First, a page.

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The CLL Nurse’s Note: Understanding the Importance of Screening for Skin Cancer While Living with CLL/SLL

This content was current as of the date it was released. In science and medicine, information is constantly changing and may become out-of-date as new data emerge.

Recently, several questions have been submitted to CLL Society from patients who were not aware that CLL/SLL also carries a higher risk of developing secondary cancers, particularly skin cancer. So, let’s take a moment to discuss this topic.

Using Surveillance, Epidemiology, and End Results (SEER) data from 38,754 patients who were diagnosed with CLL between 1973 and 2015, researchers found that patients with CLL in the United States had a 20% higher risk of developing a new cancer when compared to the general population. One of the areas for which the risk was most elevated when compared to the general population was for developing skin cancer. There are a few different types of skin cancer. Of the three major types (basal cell carcinoma, melanoma, and squamous cell carcinoma) melanoma is the rarest but also the most aggressive.

Most individuals with CLL/SLL understand that the compromised immune system is the reason that an increased infection risk comes along with having the disease. But not as many are aware that secondary cancers, such as skin cancer, is also caused by an immune system that is no longer functioning at its best.

One of the normal functions of the immune system is the body’s ability to identify and destroy cancerous cells before they ever become detectable. A compromised immune system does not function in that capacity quite as well. So those with CLL/SLL need to remain even more vigilant than those without CLL/SLL when it comes to screening, preventing, and self-monitoring for secondary cancers.

Skin Cancer Screenings

Skin cancers are particularly common in CLL/SLL. Skin cancer screening should be done at least annually, and more frequently if you have a family history of skin cancer or a suspicious area that needs closer monitoring.

It is important to note that while these annual screenings can be done by your primary care provider, you might also consider adding a dermatologist to your healthcare team. Dermatologists typically have more advanced equipment available and are extremely skilled in detecting suspicious spots and lesions on the skin that can be difficult to see with the naked eye. A general dermatologist will do a great job of performing skin exams annually to make sure no skin cancers are developing. But it is never a bad idea to ask if your dermatologist is familiar with CLL/SLL and the associated increased risks of secondary skin cancers. There is also a subspecialist of dermatology called Oncodermatology. This is a dermatologist that has a special interest in caring for patients who have different types of cancer.

Skin Cancer Prevention

While skin cancer screening is extremely important, skin cancer prevention is critical. One of Benjamin Franklin’s most famous quotes is, “An ounce of prevention is worth a pound of cure.” While he was not referring to cancer screenings, there is a lot of wisdom that can be applied to the subject of skin cancer prevention.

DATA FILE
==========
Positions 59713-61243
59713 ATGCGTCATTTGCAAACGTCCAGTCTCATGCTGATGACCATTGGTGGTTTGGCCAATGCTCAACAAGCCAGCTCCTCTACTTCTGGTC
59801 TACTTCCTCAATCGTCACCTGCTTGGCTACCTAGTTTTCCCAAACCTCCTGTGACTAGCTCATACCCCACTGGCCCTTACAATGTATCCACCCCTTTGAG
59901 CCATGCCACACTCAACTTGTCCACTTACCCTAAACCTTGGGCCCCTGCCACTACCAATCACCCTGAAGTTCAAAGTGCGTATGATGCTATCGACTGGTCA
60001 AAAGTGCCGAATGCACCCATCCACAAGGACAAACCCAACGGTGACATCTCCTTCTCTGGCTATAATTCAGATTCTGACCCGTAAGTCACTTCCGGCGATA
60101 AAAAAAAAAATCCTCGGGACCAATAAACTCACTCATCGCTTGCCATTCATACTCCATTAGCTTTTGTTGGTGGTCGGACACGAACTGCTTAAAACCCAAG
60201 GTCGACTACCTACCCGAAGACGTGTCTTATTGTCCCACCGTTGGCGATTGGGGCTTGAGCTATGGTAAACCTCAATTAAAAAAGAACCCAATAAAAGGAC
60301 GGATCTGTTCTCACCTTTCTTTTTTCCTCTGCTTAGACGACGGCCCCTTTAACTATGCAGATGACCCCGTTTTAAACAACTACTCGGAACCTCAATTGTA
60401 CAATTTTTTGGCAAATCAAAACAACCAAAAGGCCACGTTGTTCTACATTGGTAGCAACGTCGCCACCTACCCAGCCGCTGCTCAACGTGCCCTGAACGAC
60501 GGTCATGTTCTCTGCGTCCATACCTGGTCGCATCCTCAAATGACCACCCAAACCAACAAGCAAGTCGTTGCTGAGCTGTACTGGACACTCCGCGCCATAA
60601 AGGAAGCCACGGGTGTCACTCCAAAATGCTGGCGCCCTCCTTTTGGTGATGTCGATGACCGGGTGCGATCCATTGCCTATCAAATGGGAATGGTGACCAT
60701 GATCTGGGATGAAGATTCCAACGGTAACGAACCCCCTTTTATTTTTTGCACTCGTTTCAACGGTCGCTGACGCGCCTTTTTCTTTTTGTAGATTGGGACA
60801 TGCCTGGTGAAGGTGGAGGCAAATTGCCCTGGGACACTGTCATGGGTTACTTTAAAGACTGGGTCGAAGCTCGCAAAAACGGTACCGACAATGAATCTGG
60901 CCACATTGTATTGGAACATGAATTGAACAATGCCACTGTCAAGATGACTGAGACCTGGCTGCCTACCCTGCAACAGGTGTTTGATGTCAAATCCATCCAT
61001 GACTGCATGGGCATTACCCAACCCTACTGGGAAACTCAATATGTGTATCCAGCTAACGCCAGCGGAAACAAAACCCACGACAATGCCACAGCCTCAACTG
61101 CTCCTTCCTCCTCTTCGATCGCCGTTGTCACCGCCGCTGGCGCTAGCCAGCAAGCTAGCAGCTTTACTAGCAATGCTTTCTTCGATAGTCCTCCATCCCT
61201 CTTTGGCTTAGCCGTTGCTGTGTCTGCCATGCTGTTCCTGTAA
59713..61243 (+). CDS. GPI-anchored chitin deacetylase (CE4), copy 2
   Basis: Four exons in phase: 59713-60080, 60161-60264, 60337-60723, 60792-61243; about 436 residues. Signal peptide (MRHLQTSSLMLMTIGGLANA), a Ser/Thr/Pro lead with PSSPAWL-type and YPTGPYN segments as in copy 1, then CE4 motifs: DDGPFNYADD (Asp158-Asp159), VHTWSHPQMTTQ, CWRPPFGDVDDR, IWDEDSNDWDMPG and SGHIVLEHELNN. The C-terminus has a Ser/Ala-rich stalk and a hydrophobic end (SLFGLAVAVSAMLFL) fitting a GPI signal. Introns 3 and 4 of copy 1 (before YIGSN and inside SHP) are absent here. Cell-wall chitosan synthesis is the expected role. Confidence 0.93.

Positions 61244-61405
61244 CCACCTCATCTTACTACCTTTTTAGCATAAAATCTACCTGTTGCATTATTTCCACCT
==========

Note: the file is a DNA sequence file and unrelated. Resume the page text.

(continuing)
Here are some important things to keep in mind when it comes to sun exposure and skin cancer prevention:

  • Always use sunscreen if you are outside during the day. Make sunscreen application part of your regular skincare routine.
  • It is recommended to reapply sunscreen after two hours, swimming, or excessive sweating.
  • Sunscreens should minimally be SPF 30, and preferably SPF 50.
  • Use a sunscreen that is broad-spectrum, meaning it has both UVA and UVB protection.
  • Sunscreen should also have a mineral ingredient (such as zinc or titanium) as one of the active components.
  • Wear a wide-brimmed hat, long-sleeved clothes, and long pants when spending time outside as an added layer of protection.
  • Remember that you are still getting sun exposure when it is cloudy and even when you are in the shade.

Regular Self-Monitoring

In addition to protecting yourself from the sun and scheduling skin cancer screenings, it is also important to make it a habit to check your own skin often for abnormal-looking moles or spots from head to toe.

A great tool to keep in mind when developing a process for performing your own regular skin assessments is something called “The ABCDE’s of Dermatology.” Any new moles, changes to an existing mole, or any other changes in your skin can be a symptom of skin cancer and should be brought to the attention of your dermatologist immediately.

A: Stands for asymmetrical. Does the mole or spot have an irregular shape?

B: Stands for border. Is the border of the mole or spot irregular or jagged?

C: Stands for color. Is the color of the mole or spot uneven?

D: Stands for diameter. Is the mole or spot larger than the size of a pea?

E: Stands for evolving. Has the mole or spot changed during the past few weeks or months?

While CLL/SLL can usually be well managed with targeted therapies over the course of the disease, some secondary cancers are not always quite as manageable. Especially if they progress to metastatic disease. This is why all screenings for secondary cancers become so incredibly important. Please have a detailed conversation with your CLL/SLL provider about all the annual testing and screenings that are necessary and remain diligent about keeping track of when your next exam is due.

Early detection is the key to better outcomes when it comes to skin cancer. So please schedule those dermatology screenings, limit sun exposure, use sunscreen as directed, and make regular self-skin examinations part of your routine.

Keep learning and stay well.

Robyn Brumble, MSN, RN
Director of Scientific Affairs & Research
CLL Society